It is a bit unusual to capture a photograph that seems to want to move in several directions at once, and then actually can. Combining noir effects with color pops and abstract components shouldn’t work; in this case I think it worked together fairly well. It was a fun little piece to create.
* * *
Go to the Capital Arts Facebook page today and find their new Online Exhibit. The gallery invited artists across the community to submit digital images of their work as a means of keeping art dynamic when the gallery itself is closed, and it should be lauded for the effort. Well over one hundred works are on exhibit, revealing two things …
First, the incredible talent out there, even in a small town like my own. Tremendous work is on display, underscoring, I think, the creative impulses moving in all people, regardless of how ‘ordinary’ they seem or how far removed from the art ‘mainstream’. We are on this earth to create. Something. Anything.
Second, notice how art jumps when it’s on the computer screen. When the art itself is part of the light source, versus back in a corner waiting for light to find it. It begs the question – and this is another one the purists will hate – what is the best way to display art? Back to the first point, so many people creating art in so many mediums, so many ways, and so few see it. A few friends, perhaps, at best? OK, sure, get it accepted at a local gallery, but how is the foot traffic? How is the lighting? (BTW, Capital Arts is one such gallery that has gone to great lengths to assure that art is shown is good lighting). Digital tools have so greatly enhanced the creation of art; how will the technology ultimately impact the exposure and dissemination of it? It won’t stay the same, be assured of that.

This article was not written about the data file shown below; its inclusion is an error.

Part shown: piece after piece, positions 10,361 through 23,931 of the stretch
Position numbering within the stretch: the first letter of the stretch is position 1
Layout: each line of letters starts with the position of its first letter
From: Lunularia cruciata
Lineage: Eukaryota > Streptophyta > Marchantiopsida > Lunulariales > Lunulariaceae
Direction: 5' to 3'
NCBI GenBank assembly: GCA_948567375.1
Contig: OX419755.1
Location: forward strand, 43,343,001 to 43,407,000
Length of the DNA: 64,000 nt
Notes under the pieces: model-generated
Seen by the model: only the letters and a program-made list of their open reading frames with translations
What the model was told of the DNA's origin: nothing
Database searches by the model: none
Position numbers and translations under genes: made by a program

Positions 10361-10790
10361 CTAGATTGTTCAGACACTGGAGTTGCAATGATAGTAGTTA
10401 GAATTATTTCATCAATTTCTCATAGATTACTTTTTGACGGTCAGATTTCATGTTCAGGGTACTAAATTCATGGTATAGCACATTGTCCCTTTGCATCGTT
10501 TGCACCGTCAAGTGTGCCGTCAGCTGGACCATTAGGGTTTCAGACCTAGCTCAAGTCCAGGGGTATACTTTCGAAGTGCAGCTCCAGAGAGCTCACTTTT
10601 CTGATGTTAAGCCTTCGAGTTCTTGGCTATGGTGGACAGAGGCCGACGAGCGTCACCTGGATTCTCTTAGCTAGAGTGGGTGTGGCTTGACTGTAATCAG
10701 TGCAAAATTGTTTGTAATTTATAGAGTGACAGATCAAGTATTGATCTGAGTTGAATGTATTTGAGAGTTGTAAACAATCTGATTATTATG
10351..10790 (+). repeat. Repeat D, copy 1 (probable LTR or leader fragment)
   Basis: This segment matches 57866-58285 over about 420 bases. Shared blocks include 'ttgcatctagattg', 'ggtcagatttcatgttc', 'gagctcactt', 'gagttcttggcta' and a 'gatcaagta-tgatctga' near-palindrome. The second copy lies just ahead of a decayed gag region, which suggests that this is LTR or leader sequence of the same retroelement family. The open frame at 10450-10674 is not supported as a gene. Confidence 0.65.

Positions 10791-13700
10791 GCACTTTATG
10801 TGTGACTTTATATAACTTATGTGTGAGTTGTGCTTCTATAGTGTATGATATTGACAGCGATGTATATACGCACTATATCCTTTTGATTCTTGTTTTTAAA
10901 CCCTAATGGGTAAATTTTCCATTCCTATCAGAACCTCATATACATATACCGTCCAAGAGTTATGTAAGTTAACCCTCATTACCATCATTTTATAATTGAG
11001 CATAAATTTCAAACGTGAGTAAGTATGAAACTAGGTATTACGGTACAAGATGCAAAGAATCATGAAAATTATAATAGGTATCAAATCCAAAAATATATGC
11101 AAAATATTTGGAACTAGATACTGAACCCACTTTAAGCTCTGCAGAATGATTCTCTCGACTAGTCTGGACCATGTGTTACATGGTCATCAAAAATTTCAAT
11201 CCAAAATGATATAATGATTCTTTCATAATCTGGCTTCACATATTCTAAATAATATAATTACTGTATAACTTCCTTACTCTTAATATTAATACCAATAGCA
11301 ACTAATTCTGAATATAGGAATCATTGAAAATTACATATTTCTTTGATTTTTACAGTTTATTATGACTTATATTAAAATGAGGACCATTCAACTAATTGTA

I’m thinking about patterns. And what I’m thinking is that, over the past several weeks, the patterns by which everyone structures their time have been tossed into the trash. It’s happened in both fundamental and peripheral ways. Obviously, where one goes day to day, or the way one engages in work, or how we shop and what we buy. Also simple things like looking forward to that trip to the ballpark or that concert at the jazz club. Or even that Sunday afternoon sporting event on TV. None of that is there now.
What I’m curious about is if we’ll actually all flip back to it on a dime, or at all. I have doubts that the Coronavirus is going to magically disappear. To what degree could ‘normal’ re-establish itself?
I find that for many, their sense of ‘normal’ is what governs their world view. Take that away, and they feel unmoored. Me, working out of my home studio, other than a shifting of some family responsibilities, my life hasn’t changed all that much. Sure, I miss baseball; I miss open-wheel racing; I miss coffee with my buddies, but there are so many things I’m interested in that I have no difficulty filling the time. But then, I’m not normal. I’m a damn photo artist.
Static lines defining ‘normal’ are no longer unchanging. Now, we watch and see what happens.
The adventure story behind this work is worth telling.